Peter Carter on the government’s recent green paper on social care.
Earlier this month, the government revealed the most important set of social care proposals in a generation. These ideas will form part of the strategy attempting to plug the £6bn deficit in funding that the sector will soon face. The extent of the funding black hole can be explained with three simple words - we’re getting older.
Over the next 20 years, the number of people over 85 will double and the number aged 100 and over will quadruple. On top of this, 1.7 million people will need some form of care eventually.
The situation in England at the moment is one that everyone agrees doesn’t work. It’s unfair, discriminatory and forces thousands of older people to sell their homes every year. Currently, if an older person has a house or more than £23,500 in savings, they get little or no financial support.
This results in 60,000 older people every year losing their homes, homes they may have lived in for decades with their partner, homes they may have one day hoped to pass down to their children.
According to the government, more than half of people over 65 will need care costing at least £25,000 a year. Importantly, the average cost of care for today’s 65-year-olds is £30,000.
One-fifth of people will require care that costs less than £1,000 - yet the same proportion will need care that costs over £50,000. For those who suffer from dementia, costs can soar to £200,000.
Of course, what most people tend to forget is that no one knows how much care they will need later in life, so it is impossible to realistically save for every cost. What we need is a system that is fair to everyone and supports them when they need it most.
We should also consider the quality of the nursing homes themselves. There is no basic standard of social care, no right to essential treatment nor guaranteed level of support.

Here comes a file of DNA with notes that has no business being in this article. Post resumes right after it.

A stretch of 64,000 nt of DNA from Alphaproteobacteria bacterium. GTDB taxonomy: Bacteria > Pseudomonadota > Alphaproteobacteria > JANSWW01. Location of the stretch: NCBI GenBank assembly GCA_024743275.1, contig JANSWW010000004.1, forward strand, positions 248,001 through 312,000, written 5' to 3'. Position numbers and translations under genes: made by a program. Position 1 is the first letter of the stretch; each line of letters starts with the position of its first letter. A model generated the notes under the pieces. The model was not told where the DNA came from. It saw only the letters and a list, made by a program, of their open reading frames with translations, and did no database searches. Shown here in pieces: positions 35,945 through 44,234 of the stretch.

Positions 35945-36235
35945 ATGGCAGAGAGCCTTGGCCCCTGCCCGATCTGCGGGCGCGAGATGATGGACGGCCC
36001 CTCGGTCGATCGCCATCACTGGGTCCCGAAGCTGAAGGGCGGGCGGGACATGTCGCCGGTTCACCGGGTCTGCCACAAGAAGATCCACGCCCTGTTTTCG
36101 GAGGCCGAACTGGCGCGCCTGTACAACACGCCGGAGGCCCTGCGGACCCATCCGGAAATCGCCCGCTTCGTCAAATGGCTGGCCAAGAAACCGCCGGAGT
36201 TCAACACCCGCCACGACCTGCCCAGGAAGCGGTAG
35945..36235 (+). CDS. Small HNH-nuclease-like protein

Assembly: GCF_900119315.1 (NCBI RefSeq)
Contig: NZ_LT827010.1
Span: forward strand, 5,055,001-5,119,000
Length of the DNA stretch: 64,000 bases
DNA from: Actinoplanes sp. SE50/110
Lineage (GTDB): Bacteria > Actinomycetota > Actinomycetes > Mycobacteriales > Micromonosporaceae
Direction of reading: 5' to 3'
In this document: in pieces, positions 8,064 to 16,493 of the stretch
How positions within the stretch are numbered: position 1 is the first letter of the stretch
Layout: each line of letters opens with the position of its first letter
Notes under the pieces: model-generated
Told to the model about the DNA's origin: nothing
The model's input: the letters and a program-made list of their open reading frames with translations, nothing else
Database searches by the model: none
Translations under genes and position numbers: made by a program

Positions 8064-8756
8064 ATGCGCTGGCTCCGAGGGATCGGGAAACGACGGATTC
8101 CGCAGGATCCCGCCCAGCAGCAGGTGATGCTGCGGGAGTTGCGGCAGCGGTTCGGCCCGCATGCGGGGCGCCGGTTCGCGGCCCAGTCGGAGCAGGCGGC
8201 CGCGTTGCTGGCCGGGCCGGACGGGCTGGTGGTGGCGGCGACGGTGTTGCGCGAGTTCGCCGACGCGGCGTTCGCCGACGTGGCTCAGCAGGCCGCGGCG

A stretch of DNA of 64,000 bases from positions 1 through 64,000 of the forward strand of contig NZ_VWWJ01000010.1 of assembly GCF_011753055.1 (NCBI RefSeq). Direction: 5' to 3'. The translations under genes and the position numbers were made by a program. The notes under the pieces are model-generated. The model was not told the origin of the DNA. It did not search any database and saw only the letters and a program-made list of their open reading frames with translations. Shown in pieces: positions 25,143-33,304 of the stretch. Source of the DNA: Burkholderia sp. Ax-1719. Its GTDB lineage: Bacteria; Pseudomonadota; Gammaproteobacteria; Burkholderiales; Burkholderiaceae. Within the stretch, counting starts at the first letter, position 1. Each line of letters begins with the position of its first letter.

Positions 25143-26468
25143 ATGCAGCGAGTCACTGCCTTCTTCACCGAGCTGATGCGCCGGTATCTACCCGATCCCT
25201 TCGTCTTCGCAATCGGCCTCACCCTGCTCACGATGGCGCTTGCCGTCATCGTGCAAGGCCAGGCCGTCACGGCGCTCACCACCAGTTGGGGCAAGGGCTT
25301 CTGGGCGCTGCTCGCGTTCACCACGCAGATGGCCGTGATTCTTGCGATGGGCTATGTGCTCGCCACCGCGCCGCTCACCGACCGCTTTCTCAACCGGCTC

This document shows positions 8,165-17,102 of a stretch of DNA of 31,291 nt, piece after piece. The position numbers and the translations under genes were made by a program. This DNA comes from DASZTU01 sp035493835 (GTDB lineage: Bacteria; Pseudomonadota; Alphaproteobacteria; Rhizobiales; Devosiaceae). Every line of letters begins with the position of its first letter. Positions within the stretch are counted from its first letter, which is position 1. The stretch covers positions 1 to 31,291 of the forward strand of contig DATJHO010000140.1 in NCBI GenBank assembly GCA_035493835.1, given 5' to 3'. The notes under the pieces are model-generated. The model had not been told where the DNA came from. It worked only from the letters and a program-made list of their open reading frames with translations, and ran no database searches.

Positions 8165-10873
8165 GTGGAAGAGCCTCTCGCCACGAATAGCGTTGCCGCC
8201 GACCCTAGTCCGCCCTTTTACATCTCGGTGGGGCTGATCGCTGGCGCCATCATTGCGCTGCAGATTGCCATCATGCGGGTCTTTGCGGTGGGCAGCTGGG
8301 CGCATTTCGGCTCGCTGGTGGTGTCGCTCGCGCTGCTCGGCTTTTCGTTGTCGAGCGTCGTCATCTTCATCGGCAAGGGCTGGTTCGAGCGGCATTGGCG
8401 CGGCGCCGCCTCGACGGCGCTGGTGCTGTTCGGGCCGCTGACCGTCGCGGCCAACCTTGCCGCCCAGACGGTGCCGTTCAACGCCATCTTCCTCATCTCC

I firmly believe that the vast majority of care homes offer very good care to their patients and would not dare breach their individual set of standards. However, trusting that these homes will treat patients as they should is not enough - rules must be laid down and rights given, especially when patients sacrifice so much to be there.
Over the last few years, the government has tried to refocus energy and resources into care being provided at home. Localised care has seen a significant increase in funding but, sadly, this does not solve the problem. Often those at home are very sick and long periods between visits mean that, for hours on end, they are unable to do much for themselves.
The green paper makes a number of recommendations to deal with a sector that can realistically be described as being ‘in crisis’.
One suggestion, labelled the ‘partnership’ proposal, puts forward the idea that the government will pay between one-quarter and one-third of everyone’s care costs, with the person in need paying the rest. With the average cost weighing in at £30,000, the patient will still have to find around £20,000.
The second proposal is called the ‘insurance’ proposal. It works in the same way as the ‘partnership’ option but here the government could help people to prepare for the costs that they would have to face.
Unsurprisingly given the name, they propose this through insurance schemes with both the state and private companies taking part.
Finally the government proposes what it calls the ‘comprehensive’ model. Here, everyone who could afford it would pay into a state insurance scheme via their salary, meaning that, when they need the care, it’s free. This proposal is very much like the current national insurance contributions we all make to pay for the NHS.
Thankfully, the green paper has proposed that everyone has a right to a basic level of care, something the RCN supports wholeheartedly.
However, what must not happen is that a ‘basic right to care’ means ‘very limited’ care for all in reality. This is something the RCN has concerns about and will be lobbying hard for over the consultation period to ensure that everyone gets basic treatment at the right level.
The RCN is determined that not only will people have a basic right to care but also will be guaranteed a good level of nursing care, free at the point of need. This is something we have fought for tirelessly and for us is non-negotiable.
People have a right to free nursing care whether they’re in a hospital or a care home and we will do everything in our power to make sure they get it.
We will be fighting on behalf of nurses and their patients to make sure that this opportunity is not lost, that we see real change and that older people finally get the universal care they deserve.
You can get involved, too. Please join the big care debate by searching online or attending one of the many events up and down the UK. Our time to make change happen is now; future generations will judge us on the action we take.
We are now in the run-up to a general election - the next 12 months are crucial to the future of our profession and the NHS. Together, we can achieve great things for nursing and the people we care for, our patients.